I've been through all of this during the past three years and bought a system at auction with all the latest safety devices before the NFPA issued the updated 664 Standard and prices and availability went thru the roof.
Somebody mentioned systems under 5000 CFM require spark detectors but not abort gate. This makes no sense if you think about it. A detector sees a spark in a combustible stream of debris but since there is no downstream shut off or fire suppression devices then what ? There is also some talk about state to state requirements but the truth is that the NFPA. and OSHA have issued standards which are used across the board by insurance underwriters and almost every local fire department and inspection department.
Anyway it is all explained and detailed in the latest You need to read it and find out if your system and application apply. It has to do with max CFM, certain machines such as wide belt sanders etc etc. If you are moving 5000 or more CFM's then you fall within the standard's regulations
A great deal of OSHA's specs are taken from the NFPA since they test and develop the specs through various technical committees. These committees are made up of various experts many of which run large wood related businesses and do indeed know what they are talking about plus an array of engineering or specialized testing labs
It's not just one or two insurance companies or a hard nosed loss control inspector driving this -- it's a safety standard now so all companies will follow it. Even if you find some dub inspector who doesn't write it up it is likely you may have a loss denied since most policies have clauses or wording that states you must comply with local, state, federal or industry standards.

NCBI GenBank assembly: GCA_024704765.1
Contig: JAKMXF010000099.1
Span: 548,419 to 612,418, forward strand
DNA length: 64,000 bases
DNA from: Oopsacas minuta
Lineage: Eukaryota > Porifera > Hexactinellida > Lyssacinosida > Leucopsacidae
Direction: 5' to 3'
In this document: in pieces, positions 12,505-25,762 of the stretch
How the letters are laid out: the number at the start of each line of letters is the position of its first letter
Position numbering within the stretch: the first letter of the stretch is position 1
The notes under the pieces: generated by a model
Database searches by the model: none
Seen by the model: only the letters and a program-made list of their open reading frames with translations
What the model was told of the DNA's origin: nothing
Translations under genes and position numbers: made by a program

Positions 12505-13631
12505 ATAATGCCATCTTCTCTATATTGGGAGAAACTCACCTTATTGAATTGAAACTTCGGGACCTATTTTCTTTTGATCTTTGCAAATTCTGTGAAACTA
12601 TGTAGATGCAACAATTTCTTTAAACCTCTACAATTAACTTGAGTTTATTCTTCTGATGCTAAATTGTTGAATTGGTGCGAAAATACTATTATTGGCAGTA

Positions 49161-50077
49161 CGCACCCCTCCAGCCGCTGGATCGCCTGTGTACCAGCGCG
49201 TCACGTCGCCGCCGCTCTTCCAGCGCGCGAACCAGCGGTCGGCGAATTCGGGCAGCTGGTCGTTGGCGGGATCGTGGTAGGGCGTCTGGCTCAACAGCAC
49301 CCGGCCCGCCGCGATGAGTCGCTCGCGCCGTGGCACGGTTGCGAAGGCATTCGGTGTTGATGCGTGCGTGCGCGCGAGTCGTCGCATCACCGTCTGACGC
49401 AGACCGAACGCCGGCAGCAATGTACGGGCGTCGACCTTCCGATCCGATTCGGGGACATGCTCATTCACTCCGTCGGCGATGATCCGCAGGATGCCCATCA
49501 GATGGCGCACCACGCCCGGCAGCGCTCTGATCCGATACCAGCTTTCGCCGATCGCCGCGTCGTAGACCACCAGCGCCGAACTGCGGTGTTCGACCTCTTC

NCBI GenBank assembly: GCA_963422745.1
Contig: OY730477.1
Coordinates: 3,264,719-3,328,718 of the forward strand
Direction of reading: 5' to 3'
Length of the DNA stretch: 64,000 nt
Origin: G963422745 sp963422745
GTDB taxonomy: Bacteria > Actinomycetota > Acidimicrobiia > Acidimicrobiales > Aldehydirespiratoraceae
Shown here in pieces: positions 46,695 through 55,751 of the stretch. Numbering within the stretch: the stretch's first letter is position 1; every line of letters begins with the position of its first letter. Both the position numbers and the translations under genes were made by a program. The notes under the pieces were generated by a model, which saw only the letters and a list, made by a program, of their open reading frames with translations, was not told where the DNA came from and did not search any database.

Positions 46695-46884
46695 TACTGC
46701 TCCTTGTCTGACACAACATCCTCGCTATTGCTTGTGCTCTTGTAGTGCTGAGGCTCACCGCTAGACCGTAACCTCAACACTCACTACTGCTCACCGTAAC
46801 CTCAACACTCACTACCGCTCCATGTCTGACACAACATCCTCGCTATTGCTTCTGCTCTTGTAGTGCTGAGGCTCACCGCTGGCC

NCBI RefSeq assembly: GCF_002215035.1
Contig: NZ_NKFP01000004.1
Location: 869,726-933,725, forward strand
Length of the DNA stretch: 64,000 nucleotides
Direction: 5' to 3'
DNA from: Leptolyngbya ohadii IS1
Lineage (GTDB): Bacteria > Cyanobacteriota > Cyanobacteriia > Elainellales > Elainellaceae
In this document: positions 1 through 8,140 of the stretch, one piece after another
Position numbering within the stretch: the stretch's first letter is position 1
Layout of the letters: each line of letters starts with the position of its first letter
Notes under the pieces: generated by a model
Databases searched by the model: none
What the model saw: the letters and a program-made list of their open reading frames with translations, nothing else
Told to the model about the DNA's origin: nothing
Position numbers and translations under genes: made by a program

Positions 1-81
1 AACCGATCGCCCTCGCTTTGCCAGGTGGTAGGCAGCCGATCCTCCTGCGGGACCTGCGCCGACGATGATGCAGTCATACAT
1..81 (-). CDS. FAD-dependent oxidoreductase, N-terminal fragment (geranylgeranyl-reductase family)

The bottom line is that anybody who was looking saw this coming and if you were ahead of the herd you got some breaks. Too late now and as we all know if it is anything related to mandated safety there are never any price deals.
In Illinois, there is a free safety program operated by the state. They will come and inspect your facility and help you make a list of things necessary to bring you up to OSHA compliance. They are not compelled to inform OSHA of anything that they find (unless it is glaringly dangerous), although they will give you a time frame, usually a year, to get the most important things done. if your company can afford a 50,000 cfm dust collector, they can afford to do this. This can save money on insurance costs which I guarantee will skyrocket if you have OSHA recordable injuries. The hospital emergency rooms are now compelled to report work related injuries, so do not think you can just avoid these safety regulations. Guarding machines is a number one priority, and machine manufacturers are NOT responsible in ANY way for the safety of your employees. It is all up to company management to do whatever is necessary to provide workplace safety. See attached link. My state is in the process of switching this to a federal program, and was backlogged last time we participated in the program. Highly recommended.
Safety Consultation Program